LED technology represents the ideal emergency light source. It is more robust than conventional lighting. Ultra low energy consumption makes the most of the back-up battery energy source. Moreover, it can withstand a greater degree of heat and other stress before failing than other light sources.
Smart IoT lighting enhances safety and compliance
Smart LED lighting systems have the potential to transform the implementation of emergency lighting in buildings. Lighting and sensors create your connected lighting network and operate on a maximum efficiency combination. Lighting data is held securely in the Cloud, and can be accessed from anywhere, with an internet connection. Gather data on usage, and more importantly remotely monitor your lighting, without requiring any engineers onsite.
Manual testing is tedious, time-consuming, costly and may be prone to human error. A remote emergency lighting monitoring system enables building managers to automate routine and periodic testing of emergency lighting, as well as regulatory reporting and recording of test results.
Areas where automation of the emergency lighting process should be strongly considered are in multiple occupancy dwellings, such as social housing, care homes, healthcare, education, hotels and leisure. Identified in the investigation of The Grenfell Tower disaster, it was found that the Emergency lighting was missing or faulty, and certainly not compliant with the BS 5266 regulations.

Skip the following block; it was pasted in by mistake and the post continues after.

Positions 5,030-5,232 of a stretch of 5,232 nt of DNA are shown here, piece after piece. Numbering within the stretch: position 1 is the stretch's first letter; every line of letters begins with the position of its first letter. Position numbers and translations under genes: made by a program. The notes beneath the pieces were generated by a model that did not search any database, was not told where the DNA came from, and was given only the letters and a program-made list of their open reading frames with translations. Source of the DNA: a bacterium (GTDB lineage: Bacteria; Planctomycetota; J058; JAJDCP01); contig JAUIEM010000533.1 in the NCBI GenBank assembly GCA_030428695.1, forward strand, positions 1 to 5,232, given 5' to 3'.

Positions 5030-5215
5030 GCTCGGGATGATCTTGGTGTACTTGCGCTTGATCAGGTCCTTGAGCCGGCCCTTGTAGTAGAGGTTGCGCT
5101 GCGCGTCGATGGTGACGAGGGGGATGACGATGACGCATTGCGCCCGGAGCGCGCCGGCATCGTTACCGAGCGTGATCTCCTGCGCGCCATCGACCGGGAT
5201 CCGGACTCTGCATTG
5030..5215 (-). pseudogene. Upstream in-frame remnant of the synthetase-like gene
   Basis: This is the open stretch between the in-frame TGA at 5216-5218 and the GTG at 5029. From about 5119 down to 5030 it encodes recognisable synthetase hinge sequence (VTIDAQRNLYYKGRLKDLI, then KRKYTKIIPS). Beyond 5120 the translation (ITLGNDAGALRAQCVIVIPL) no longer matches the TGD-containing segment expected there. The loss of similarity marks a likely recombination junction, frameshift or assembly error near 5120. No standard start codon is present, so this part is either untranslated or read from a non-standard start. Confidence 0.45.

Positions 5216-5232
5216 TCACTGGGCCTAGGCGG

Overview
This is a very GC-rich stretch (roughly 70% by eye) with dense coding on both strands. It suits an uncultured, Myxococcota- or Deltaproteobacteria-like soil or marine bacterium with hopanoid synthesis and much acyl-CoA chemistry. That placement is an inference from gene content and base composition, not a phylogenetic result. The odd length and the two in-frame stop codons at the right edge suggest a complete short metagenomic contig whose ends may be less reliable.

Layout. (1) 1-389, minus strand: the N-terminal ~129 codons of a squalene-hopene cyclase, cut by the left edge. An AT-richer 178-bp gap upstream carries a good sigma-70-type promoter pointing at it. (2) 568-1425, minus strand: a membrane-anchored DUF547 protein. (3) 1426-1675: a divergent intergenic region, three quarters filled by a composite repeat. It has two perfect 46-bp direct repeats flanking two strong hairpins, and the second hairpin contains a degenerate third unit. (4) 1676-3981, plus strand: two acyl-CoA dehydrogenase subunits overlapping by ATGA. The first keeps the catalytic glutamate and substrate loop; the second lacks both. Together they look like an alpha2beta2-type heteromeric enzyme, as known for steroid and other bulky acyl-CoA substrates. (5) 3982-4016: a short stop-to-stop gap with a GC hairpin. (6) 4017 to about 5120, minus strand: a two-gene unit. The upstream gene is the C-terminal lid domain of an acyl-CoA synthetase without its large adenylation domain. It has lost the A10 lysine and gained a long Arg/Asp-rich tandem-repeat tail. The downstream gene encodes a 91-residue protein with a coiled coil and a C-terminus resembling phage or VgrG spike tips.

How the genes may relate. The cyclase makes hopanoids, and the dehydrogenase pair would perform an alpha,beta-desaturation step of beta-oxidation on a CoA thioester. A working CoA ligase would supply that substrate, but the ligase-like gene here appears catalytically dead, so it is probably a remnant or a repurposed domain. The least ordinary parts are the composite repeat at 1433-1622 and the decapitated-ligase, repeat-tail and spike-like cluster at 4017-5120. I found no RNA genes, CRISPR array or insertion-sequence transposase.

Smart LED lights, connected to building services create new opportunities. For example, lighting can be connected to the building’s alarm system. In the event of a fire alarm, all lighting can be triggered to 100% on to assist the evacuation. Battery back-up mode can be activated only when the mains power to an area actually fails.
Frequently Asked Questions on Emergency Lighting standards and compliance
Where should emergency light fittings be located?
BS 5266-1 defines where emergency lighting should be deployed in and around a building. Specifically, it advises that emergency lighting should be placed:
- Near each exit door intended to be used in an emergency
- Near stairs, so that each flight receives direct light
- Near any change in level
- Near externally illuminated escape route signs and other safety signs needing illumination under emergency lighting conditions